Colourful buildings of Sighisoara
Colourful buildings of Sighisoara
Cobbled streets of Sighisoara
Cobbled streets of Sighisoara
One of the many souvenir shops
One of the many souvenir shops

 

It was obviously painted these colours to make it more appealing to tourist. I thought it looked a little tacky but, on the plus side, the children seemed to enjoy it.

 

The citadel – not so pretty from the outside
The citadel – not so pretty from the outside

 

From the outside of the citadel the little city looks very different.

 

UNESCO Historic Centre

 

Sighisoara is an example of a fortified medieval city and one of the 7 fortified Saxon cities in Transylvania. The citadel dates back to the 12th century and remains one of the best preserved in Europe. Inside the citadel square there are a few restaurants and some shaded seating.

 

Citadel square
Citadel square
Bars and Restaurants
Bars and Restaurants
Dog chillin in the square
Dog chillin’ in the square

 

The Clock Tower is the highlight

 

In terms of things to do in Sighisoara, it’s pretty limited. The main two attractions are the Clock Tower and the Church on the Hill.

The Clock Tower is at the main entry point to the citadel. Only 9 of the 14 towers constructed along the citadel walls remain. Sighisoara has a long history of protecting itself from the Turks and these towers played a large part. (Note: outside The Clock Tower is a drinking water fountain)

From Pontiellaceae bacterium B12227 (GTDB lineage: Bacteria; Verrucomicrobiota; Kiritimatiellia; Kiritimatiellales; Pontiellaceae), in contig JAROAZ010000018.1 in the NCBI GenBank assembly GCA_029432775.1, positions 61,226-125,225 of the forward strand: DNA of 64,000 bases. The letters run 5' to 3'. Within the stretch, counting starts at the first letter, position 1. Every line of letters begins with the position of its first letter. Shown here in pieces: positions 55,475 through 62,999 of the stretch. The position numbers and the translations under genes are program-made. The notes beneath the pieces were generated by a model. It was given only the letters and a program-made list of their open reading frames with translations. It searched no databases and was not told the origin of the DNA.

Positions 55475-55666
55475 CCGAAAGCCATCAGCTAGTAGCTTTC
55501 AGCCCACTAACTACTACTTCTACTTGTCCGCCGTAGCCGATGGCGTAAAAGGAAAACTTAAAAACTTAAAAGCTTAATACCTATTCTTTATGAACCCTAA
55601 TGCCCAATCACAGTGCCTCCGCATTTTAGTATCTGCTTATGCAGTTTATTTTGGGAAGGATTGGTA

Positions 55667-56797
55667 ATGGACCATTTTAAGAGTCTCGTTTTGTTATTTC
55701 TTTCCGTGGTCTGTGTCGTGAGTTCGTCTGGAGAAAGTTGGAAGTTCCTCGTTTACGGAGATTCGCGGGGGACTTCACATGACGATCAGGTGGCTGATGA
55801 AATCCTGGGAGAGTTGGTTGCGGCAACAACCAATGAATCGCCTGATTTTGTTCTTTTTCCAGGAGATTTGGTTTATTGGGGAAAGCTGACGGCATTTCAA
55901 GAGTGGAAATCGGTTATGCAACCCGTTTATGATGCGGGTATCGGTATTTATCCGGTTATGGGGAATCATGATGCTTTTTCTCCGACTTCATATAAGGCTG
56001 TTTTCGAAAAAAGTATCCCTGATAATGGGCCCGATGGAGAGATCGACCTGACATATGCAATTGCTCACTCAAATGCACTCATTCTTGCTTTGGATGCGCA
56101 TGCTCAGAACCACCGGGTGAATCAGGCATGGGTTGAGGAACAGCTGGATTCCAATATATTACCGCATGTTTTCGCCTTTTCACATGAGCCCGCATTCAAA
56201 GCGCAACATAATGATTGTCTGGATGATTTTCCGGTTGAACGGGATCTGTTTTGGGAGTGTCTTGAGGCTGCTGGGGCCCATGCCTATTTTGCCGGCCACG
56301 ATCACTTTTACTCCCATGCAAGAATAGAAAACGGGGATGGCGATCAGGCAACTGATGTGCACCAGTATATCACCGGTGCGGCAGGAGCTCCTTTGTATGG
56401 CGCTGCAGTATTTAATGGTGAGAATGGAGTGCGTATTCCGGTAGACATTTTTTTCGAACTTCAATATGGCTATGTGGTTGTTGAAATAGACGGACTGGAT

Sighisoara Clock Tower and wall
Sighisoara Clock Tower and wall

 

The Clock Tower is accessible to tourists and costs 7 RON to go up (only 4 RON for students). It’s definitely worth it.  Inside is a small museum on each floor as you make your way up. The museum was nothing special but the view from the top of the tower is impressive. I especially liked the brass signs with the distances to capital cites all around the top.

 

Sighisoara Clock Tower
Sighisoara Clock Tower
Museum inside
Museum inside
Top of the Clock Tower
Top of the Clock Tower

 

Church on the Hill

 

If you go up Scholars’ Stairs – the set of covered steps – you reach the Church on the Hill. This sits on School Hill at 1,373 ft. It’s the most significant church in Sighisoara and the third largest in Transylvania.  

 

Entrance to the covered stairways
Entrance to the covered stairways
Stairways to the Church on the Hill
Stairways to the Church on the Hill

 

At the top are views of the surrounding area and a large graveyard. It costs 7 RON to enter the church and I think it’s worth it. I got a print-out of the church’s history and I strolled around. I looked at the statues and went down into the crypt.